Julia W. Burns, MD has worked as an adult, child and adolescent psychiatrist healing trauma for over thirty years. She studied music and psychology at the University of North Carolina-Chapel Hill and medicine at Wake Forest University Medical School. Her first book, Momma, Who’s Babygod? shows how prayer and the Holy Spirit can influence parent-child dynamics. Dr. Burns first learned about childhood trauma in her role as Medical Director of a three hundred child welfare agency. She has published articles in Buddhist and trauma survivor magazines. She deeply believes that all wounds no matter how severe can be healed and demonstrates this in her bestselling books. Visit Julia's website at https://juliaburns.org/

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Who Cares What the Numbers SayA journey in defying cancer

In this story about her harrowing battle with a rare, aggressive form of breast cancer, Dr. Julia Burns encourages readers to take charge of their own health by seeking multiple medical opinions and fighting for a treatment plan that meets their emotional and spiritual needs as well as their physical needs.

Chapter by chapter Julia shares lessons learned from her own journey through cancer. The numbers were abysmal: her odds of survival were so low some wondered why she should even bother fighting. Julia didn't care what the numbers said—she defied the odds and found a path where few had dared to look.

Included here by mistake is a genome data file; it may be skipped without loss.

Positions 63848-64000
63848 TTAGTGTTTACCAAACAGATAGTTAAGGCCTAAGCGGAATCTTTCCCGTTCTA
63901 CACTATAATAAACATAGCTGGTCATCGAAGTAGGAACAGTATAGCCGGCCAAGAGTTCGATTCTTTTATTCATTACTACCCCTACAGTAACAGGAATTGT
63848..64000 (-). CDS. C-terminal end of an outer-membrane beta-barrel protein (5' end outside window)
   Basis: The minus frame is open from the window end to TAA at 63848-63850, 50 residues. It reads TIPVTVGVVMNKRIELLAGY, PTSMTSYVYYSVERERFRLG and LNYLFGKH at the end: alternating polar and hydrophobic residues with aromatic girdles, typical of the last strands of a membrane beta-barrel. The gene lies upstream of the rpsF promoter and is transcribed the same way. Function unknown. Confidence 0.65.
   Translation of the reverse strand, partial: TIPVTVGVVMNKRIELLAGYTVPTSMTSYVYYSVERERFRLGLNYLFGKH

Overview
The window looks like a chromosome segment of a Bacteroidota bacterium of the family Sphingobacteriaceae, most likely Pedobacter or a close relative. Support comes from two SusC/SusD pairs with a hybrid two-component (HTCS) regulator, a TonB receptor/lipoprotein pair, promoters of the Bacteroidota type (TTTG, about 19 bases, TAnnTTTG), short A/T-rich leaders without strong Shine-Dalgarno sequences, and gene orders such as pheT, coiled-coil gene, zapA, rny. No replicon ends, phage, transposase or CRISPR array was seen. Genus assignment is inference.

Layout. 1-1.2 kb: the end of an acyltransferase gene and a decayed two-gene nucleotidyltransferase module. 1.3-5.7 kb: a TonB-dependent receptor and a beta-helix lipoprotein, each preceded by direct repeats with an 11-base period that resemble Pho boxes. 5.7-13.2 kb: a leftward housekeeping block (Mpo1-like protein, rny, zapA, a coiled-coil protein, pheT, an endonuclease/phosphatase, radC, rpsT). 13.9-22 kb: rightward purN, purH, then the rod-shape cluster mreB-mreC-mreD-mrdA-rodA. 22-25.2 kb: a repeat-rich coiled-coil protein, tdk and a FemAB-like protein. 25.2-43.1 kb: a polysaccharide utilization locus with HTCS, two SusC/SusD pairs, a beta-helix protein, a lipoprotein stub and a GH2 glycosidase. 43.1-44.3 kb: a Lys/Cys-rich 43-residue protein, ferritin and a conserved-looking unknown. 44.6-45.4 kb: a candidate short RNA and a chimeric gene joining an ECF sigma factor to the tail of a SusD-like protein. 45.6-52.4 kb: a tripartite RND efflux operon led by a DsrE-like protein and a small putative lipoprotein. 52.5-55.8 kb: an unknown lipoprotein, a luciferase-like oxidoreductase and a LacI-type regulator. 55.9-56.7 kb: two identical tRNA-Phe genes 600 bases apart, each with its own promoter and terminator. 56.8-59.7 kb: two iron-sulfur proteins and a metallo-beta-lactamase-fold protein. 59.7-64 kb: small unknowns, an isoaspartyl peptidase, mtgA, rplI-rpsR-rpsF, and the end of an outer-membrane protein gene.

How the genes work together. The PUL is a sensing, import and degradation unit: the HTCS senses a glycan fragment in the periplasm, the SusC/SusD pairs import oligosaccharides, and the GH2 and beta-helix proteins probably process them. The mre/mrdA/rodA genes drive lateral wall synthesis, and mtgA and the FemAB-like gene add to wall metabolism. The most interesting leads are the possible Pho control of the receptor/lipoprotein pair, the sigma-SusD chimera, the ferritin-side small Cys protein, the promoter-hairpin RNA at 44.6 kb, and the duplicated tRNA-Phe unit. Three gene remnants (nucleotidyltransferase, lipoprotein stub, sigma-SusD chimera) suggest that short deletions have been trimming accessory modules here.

Julia Burns inspires others who face seemingly insurmountable challenges to take heart, to advocate for themselves, and to pursue the path that makes them feel well and whole—no matter the odds.


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Songs_for_the_Forgotten"Songs for the Forgotten: A Psychiatrist's Record offers a strong practical component also, providing information about trauma and healing. [...] You'll be inspired and renewed after reading this important work." –Steve Pemberton, acclaimed speaker, advocate, and bestselling author of A Chance in the World

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Combines pivotal moments from Julia Burns’s Southern upbringing in the 1970s with case histories accumulated through three decades of treating psychiatric patients, particularly those drowning in the cultural epidemic of child abuse. This book is her journal of rupture and return.

The reader will follow the author’s hard-won reconciliation. In telling panoply of stories, including her own, Burns argues for the interconnectedness of humanity: when one child is hurt, our humanity is violated, and we are all responsible for undoing that damage. If no one steps up to save children, to show them they are worth saving, the cycle of abuse will continue.

Songs for the Forgotten offers a strong practical component, providing information about trauma and healing. Burns illustrates how hope and wholeness can come from remembrance and telling.

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Awards, Reviews, and Coverage

Amazon Bestseller